An Intimate History of the Greater Kingdom
Gian circled her in his arms; she spread her legs, shamefully eager. But then, the sooner she satisfied Gian and Hildin, the sooner her anguish would end, at least for the night. He pushed hard against her belly, but to her surprise, he flipped them over. He pulled her down and kissed her, running his tongue across the roof of her mouth until she straddled him, ready.
The brief betrothal gave Emmae some consolation; Hildin and Gian stayed away from her, for appearance's sake. She might move through the Keep, but stayed in her rooms instead, avoiding the casual desire that eddied whenever a man passed his eye over her.
But now, the hated day had arrived. Fredrik presented his daughter before Pagg at the temporary altar in the Keep's great hall, and tried to ascribe her violent trembling to excitement. They repeated their vows, Emmae sullen and dull, Hildin ringing and proud, almost insolent. The Little Father knotted the marriage cord three times around Emmae's left wrist: "Obedience, humility, fidelity." He gave the free end to Hildin, who pulled her to their marriage bed through hallways deserted by custom as the two kingdoms' nobles cheered in the great hall.
King Fredrik found his daughter changed. She'd been so willful, so disdainful, so...loud. But now, she rarely met anyone's eyes, and seldom spoke. She kept herself apart, staying in her rooms at dinner. She trembled whenever Hildin came near her, and once almost dropped the wine goblet his page Gian gave her. Even her name had changed. Hildin called her Emmae; he told Fredrik he'd fallen in love with the Princess as soon as he'd set eyes on her, and since "Emmae" meant "worth loving" in the Tremontine, Fredrik chose to believe him.
Temmin returned to the dinner table that night, tensed for a confrontation. Instead, his father ignored him, giving him no more than a cursory "Good evening" and a withering look the one time he spoke. Sedra and his mother watched them both, while Ellika chattered on. Temmin supposed Fennows took his dinner in town; he didn't bother to ask.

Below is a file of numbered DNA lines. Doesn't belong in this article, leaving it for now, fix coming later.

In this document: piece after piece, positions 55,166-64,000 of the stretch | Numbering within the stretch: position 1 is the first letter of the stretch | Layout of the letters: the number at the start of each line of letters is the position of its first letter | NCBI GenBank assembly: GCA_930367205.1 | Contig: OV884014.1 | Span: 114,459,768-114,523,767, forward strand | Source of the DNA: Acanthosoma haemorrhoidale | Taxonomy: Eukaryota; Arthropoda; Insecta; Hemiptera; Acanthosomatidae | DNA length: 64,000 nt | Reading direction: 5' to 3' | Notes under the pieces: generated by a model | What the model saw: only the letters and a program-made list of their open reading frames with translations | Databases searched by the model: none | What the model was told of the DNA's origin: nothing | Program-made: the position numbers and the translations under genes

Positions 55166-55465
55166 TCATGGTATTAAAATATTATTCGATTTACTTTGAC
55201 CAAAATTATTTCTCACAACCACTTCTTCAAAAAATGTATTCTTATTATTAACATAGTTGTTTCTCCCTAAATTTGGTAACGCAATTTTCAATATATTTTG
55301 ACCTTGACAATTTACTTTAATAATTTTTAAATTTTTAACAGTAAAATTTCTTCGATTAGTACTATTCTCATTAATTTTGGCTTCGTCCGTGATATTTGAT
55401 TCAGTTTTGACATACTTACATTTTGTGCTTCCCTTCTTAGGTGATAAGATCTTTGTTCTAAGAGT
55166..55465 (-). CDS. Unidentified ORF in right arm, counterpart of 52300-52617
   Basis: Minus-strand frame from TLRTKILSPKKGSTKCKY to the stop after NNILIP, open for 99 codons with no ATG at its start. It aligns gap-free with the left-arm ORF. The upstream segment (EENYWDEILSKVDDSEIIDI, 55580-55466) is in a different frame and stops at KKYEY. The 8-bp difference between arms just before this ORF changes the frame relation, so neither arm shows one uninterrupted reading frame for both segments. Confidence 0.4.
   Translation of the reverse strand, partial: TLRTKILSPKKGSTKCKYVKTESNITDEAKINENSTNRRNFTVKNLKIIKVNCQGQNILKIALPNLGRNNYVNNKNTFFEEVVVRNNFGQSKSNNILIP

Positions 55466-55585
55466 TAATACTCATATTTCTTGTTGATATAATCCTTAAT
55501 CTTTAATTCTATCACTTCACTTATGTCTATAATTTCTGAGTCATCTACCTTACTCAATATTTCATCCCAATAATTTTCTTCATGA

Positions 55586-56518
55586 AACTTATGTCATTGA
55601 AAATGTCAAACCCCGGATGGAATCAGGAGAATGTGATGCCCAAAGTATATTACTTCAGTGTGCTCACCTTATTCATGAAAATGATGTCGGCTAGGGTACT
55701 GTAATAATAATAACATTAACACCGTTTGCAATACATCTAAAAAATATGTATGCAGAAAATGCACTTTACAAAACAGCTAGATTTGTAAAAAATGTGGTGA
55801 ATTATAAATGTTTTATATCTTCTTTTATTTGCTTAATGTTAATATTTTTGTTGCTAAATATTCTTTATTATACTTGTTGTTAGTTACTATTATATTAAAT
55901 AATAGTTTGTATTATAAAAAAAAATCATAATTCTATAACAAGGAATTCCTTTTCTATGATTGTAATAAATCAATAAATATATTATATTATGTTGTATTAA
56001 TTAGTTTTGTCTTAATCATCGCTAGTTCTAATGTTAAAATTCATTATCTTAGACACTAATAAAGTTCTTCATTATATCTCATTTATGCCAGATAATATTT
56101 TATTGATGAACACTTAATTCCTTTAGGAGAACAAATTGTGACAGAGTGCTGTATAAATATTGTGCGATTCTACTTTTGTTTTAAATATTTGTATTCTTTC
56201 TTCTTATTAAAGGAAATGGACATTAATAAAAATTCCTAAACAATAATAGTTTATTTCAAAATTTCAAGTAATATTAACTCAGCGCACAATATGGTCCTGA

After dinner, when the women had retired, Harsin left for his own rooms after one silent glass of port, bolted back and the empty glass deposited on the table. Temmin told himself he didn't care, drank his own glass and joined his mother and sisters in the Small Sitting Room.
Temmin broke from the book, filled with Emmae's despair and Hildin's resentment. He thought of something his father once said about finding coercion arousing, and wondered if it ran in the family. "Poor girl! Did she live out her life like that, under the spell? How did the King keep her safe? What a sentence, all for refusing to pay a Traveler!"
Emmae awoke the next morning to find Old Meg bustling about the room. "Child, get up! See here, the Prince has given you new dresses!" She spread out a fine blue gown.
"What?" yawned Emmae. Her sleepiness fled on seeing the clothes, and she sat up in bed. "He's giving me clothes? Why?"
"I'm sure I don't know, dear, but I'm to get you ready as fast as ever I can."
Emmae ate and then let Meg dress her, as impassive as a doll. Meg brushed Emmae's lustrous chestnut hair and set a soft blue veil and a golden circlet over it. "Ah, to be young and have such skin again!" said Meg. "My Hildin will be so pleased! You look like a princess, dear!"
"I'm not a princess. I'm a woodsman's wife. Or was meant to be." Tears pricked at her eyes, but after days of crying, she had few left.